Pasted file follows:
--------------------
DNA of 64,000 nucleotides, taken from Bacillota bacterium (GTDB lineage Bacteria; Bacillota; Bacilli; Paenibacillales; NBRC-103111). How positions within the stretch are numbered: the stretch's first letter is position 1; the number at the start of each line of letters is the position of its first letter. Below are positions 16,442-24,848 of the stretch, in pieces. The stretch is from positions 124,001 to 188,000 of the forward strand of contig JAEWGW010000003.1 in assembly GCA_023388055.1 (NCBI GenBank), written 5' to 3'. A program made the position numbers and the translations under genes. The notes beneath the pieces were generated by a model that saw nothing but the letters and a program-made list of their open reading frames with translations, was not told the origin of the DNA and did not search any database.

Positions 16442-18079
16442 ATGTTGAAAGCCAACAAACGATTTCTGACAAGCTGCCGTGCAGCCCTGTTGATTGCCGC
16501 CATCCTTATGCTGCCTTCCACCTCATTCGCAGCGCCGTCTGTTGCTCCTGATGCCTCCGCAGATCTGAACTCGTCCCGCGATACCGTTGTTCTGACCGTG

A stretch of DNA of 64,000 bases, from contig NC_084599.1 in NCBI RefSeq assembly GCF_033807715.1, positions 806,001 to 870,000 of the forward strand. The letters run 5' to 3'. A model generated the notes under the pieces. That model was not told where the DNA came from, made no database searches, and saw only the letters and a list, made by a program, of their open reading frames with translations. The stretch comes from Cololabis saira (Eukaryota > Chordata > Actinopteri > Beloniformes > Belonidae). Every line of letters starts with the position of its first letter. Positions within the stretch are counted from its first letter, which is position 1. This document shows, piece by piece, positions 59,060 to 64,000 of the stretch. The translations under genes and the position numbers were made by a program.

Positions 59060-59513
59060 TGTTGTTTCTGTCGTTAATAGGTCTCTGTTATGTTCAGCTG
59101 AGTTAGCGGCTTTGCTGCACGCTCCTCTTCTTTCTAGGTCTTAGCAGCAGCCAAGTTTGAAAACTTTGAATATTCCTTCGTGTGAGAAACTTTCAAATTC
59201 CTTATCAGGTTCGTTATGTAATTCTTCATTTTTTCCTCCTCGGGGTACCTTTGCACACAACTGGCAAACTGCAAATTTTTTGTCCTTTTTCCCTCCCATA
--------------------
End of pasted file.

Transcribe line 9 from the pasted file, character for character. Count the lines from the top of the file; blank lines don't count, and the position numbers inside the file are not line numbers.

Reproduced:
59201 CTTATCAGGTTCGTTATGTAATTCTTCATTTTTTCCTCCTCGGGGTACCTTTGCACACAACTGGCAAACTGCAAATTTTTTGTCCTTTTTCCCTCCCATA